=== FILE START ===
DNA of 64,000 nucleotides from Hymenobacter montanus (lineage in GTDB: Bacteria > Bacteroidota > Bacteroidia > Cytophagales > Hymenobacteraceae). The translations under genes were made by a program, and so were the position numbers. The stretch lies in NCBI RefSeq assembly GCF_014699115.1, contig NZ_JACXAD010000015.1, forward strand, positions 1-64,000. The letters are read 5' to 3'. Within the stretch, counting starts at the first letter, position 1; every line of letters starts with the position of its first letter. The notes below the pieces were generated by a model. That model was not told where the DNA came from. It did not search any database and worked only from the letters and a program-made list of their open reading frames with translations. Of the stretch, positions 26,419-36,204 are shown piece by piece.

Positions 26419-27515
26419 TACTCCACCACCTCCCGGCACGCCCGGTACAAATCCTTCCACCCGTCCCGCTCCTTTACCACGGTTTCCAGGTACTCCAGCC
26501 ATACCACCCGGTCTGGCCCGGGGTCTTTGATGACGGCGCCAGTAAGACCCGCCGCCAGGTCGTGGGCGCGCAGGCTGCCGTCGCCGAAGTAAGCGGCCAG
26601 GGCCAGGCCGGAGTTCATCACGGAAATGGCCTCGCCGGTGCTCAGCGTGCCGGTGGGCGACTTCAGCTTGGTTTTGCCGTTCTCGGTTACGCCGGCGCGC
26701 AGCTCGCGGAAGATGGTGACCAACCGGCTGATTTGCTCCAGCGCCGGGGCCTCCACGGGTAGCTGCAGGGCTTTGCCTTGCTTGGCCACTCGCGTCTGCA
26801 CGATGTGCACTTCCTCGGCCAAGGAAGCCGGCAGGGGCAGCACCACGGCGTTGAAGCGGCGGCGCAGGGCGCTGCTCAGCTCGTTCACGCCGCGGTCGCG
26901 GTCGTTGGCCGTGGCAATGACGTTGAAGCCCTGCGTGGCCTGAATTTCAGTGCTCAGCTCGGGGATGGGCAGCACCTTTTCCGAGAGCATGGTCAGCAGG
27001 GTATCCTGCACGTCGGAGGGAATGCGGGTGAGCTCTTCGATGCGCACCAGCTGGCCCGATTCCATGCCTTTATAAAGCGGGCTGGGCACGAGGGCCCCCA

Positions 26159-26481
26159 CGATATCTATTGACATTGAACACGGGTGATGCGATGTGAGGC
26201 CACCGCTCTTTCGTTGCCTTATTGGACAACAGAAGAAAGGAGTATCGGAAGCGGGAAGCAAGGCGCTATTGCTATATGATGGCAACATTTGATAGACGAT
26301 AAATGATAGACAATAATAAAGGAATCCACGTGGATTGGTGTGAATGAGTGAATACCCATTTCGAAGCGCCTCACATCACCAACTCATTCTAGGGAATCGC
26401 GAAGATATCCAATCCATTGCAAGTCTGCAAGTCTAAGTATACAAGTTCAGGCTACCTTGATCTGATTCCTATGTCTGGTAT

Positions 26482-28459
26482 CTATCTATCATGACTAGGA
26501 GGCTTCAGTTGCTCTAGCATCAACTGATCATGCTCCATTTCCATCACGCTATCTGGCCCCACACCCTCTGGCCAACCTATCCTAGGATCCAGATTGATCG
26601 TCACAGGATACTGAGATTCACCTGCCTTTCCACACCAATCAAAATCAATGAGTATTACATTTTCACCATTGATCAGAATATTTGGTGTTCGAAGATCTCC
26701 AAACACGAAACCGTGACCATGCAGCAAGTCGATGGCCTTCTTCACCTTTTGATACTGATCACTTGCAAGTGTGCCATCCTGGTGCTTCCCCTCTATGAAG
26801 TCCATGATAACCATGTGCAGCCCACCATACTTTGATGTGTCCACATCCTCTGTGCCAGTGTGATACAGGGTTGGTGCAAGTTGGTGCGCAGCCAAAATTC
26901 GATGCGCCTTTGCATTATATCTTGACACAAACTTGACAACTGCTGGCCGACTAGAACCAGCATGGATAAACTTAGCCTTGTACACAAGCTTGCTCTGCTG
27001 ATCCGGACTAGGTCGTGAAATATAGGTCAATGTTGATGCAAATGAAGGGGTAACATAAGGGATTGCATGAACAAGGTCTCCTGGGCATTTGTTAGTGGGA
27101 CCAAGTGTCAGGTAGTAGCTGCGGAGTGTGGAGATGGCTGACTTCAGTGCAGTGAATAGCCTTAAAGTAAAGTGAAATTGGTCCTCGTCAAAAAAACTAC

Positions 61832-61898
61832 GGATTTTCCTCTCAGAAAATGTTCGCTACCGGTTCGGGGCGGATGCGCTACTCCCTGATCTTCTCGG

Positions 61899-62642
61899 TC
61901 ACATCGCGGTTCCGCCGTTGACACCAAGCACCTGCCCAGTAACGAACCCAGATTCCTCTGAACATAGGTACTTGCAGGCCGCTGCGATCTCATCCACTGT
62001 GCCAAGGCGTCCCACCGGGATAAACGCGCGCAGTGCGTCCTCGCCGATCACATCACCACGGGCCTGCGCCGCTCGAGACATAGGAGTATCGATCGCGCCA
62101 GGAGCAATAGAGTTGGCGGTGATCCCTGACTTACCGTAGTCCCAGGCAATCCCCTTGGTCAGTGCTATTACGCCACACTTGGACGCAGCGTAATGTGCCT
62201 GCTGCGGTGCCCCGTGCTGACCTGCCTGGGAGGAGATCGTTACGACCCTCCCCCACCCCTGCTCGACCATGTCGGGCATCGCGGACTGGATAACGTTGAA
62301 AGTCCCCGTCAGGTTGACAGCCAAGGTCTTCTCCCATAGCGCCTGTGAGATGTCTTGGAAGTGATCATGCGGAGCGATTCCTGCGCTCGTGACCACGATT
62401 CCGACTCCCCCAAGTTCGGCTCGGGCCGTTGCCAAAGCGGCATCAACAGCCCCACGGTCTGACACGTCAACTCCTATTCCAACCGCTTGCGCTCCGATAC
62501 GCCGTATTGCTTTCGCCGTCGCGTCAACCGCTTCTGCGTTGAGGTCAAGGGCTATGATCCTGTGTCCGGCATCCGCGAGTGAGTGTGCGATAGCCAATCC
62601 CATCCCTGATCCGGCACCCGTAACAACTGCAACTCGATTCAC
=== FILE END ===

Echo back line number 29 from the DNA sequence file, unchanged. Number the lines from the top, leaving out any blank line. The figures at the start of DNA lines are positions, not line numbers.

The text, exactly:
62001 GCCAAGGCGTCCCACCGGGATAAACGCGCGCAGTGCGTCCTCGCCGATCACATCACCACGGGCCTGCGCCGCTCGAGACATAGGAGTATCGATCGCGCCA